Homeless | Richmond Free Press
Plans for a year-round shelter for the homeless 24 hours a day have suddenly evaporated seven months after being announced.
Commonwealth Catholic Charities, which won city support to add a 75-bed weatherproof operation for use as a housing resource center at 809 Oliver Hill Way, dropped plans to develop the expanded space.
CCC’s Director of Marketing, Katie Dillon, confirmed Tuesday in response to a question from the Free Press that the plan to provide housing for unsheltered people during the high heat of Richmond’s summers, freezing winter cold and storms has been dropped.
“Last week, we advised city staff that CCC cannot proceed with the development of the weather shelter at our Oliver Hill Way location,” Ms Dillon explained in an email.
“The project simply faced too many challenges, which resulted in significant and protracted delays,” she continued. “Despite our best efforts, considerable staff time and financial resources, the setbacks made it impossible to complete the project in time for the winter.”
Ms. Dillon said CCC has released the remaining portion of the $1.76 million in federal funds that Mayor Levar M. Stoney and City Council have set aside for the project, while adding that CCC remains “deeply committed to helping people who are homeless and grateful for our ongoing partnership with the city and the Greater Richmond Continuum of Care,” an umbrella planning group for homeless-serving organizations.
Mayor Stoney and administration officials, including Reginald E. Gordon, who oversees social services operations, did not publicly announce the CCC’s decision and did not respond to Free Press inquiries.
In discussions with the board over the past several months, the Stoney administration has not indicated that there are back-up plans in place should this development fail.
In October, 5th District Councilwoman Stephanie A. Lynch enthusiastically welcomed the CCC’s plan, calling it the end of a “long uphill battle.”
Ms Lynch, who chairs the council’s education and social services committee and has been a leader in promoting shelter all year, called it “disappointing and frustrating” that the shelter promised by the CCC does not materialize.
Still, she said she and the other council members weren’t completely surprised that the shelter agreement with the city fell apart as the Oct. 1 deadline to provide winter shelter began to run out. profile.
There was skepticism about the ability of CCC and the city to get this project “up and running in such a short time, knowing that we don’t own the space and it doesn’t s is not a public good. If so, it could have been done.
Ms Lynch pushed Richmond to emulate Virginia Beach by offering a one-stop shop that could provide information, advice and other services as well as shelter, a big step up from the current Richmond operation which only provides night shelter during the winter to prevent homeless people from freezing to death.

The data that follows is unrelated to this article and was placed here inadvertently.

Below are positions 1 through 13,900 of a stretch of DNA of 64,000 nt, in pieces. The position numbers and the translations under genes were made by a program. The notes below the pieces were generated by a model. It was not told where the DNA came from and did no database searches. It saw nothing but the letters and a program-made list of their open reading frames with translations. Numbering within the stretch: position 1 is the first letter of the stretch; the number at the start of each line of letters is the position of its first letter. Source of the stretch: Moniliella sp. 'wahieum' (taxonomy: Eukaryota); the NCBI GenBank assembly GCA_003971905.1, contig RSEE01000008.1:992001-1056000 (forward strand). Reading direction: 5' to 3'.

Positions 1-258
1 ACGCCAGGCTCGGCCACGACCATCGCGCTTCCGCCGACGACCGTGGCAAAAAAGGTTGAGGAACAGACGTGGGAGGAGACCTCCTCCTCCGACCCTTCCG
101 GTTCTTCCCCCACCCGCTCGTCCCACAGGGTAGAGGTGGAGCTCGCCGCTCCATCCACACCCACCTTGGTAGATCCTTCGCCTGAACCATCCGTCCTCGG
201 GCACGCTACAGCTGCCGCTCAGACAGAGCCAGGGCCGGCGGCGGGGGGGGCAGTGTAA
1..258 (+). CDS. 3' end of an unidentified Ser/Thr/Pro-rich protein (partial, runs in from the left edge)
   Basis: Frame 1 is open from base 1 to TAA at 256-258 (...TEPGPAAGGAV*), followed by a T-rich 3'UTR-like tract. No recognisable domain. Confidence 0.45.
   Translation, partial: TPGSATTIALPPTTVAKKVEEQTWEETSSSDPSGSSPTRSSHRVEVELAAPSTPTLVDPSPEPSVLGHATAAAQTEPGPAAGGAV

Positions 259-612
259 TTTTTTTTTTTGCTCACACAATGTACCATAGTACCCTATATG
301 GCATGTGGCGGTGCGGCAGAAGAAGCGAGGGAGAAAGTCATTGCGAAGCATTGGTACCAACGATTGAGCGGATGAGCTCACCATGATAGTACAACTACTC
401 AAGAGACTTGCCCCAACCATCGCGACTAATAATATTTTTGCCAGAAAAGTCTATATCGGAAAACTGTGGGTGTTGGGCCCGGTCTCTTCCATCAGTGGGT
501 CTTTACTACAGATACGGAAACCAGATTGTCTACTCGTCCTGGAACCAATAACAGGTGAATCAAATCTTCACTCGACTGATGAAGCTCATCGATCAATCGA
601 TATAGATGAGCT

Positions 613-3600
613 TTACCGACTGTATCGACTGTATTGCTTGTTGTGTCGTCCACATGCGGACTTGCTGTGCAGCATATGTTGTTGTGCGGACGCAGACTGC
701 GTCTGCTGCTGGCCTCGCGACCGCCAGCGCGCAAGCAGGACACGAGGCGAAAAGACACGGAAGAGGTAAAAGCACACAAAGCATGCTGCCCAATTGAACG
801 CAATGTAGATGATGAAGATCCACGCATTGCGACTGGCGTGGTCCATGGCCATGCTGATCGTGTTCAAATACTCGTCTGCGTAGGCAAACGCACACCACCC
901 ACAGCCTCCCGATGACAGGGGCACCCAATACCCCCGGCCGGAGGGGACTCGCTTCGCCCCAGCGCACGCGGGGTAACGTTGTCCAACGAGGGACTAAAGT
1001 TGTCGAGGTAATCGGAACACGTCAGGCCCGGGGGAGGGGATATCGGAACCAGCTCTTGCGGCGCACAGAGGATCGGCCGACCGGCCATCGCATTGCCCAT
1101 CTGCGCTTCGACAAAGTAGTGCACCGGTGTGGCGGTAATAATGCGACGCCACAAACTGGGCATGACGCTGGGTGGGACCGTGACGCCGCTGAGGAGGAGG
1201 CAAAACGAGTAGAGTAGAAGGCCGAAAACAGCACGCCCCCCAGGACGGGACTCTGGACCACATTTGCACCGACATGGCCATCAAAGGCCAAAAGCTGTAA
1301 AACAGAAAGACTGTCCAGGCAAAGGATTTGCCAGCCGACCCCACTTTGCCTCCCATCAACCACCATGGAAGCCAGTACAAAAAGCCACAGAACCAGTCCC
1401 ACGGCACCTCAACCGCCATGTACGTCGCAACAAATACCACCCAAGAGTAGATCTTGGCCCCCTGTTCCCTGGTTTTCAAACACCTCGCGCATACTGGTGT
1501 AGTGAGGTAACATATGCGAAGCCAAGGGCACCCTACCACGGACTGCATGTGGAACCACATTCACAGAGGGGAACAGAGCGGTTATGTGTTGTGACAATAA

The creation of a year-round, 24/7 shelter is one of the elements of the city’s homeless strategic plan that the administration developed with Homeward, the umbrella agency for nonprofit shelter organizations, which the board approved more than two years ago.
The council also passed a Lynch-sponsored resolution in 2020 that urged the administration to develop a year-round operation as a safety net for people who could be evicted, lose their jobs or face other challenges. which would cost them their residence.
CCC has been operating the town’s winter shelter for a few years. A council policy requires the city to provide overflow space when the temperature, as well as the wind chill, is expected to be 40 degrees or less, to ensure a safe place when other private shelter beds are full.
Last winter, the shelter was housed at the Quality Inn on Arthur Ashe Boulevard. This was meant to be temporary after CCC agreed to dramatically increase the services and shelter it could provide at its Oliver Hill Way location – although 75 beds would have been well below requirements. On a given winter night, 110 to 150 people slept in the Quality Inn conference room.
With CCC out of sight, Ms Lynch hopes ‘we can find a permanent solution so we don’t have to keep kicking the road.
“Our entry point and our homeless service system are only as strong as our provider partners,” she said. “We can and should support them by doing our fair share by helping to fund services and providing space for them to operate.”
According to her, a year-round service space with shelter is more necessary than ever. “We are facing a perfect storm of conditions which could ultimately lead to a significant increase in the number of individuals and families on the streets.
This includes the lingering COVID-19 pandemic, soaring food and fuel price inflation, rising housing costs, and the prospect of increased evictions for people who can no longer qualify. rent relief from the government, she said.
Those challenges could eventually be reflected in a new wave of homelessness, she said.
Ms. Lynch noted that the homeless count conducted every six months in this area shows an increase in the number of individuals and families on the streets.
“In the context of record state and local budget surpluses,” she said, “this increase is an indicator that we live in moral and social hypocrisy. We cannot absolve ourselves or deflect the head of the humanitarian crisis unfolding in our own backyard.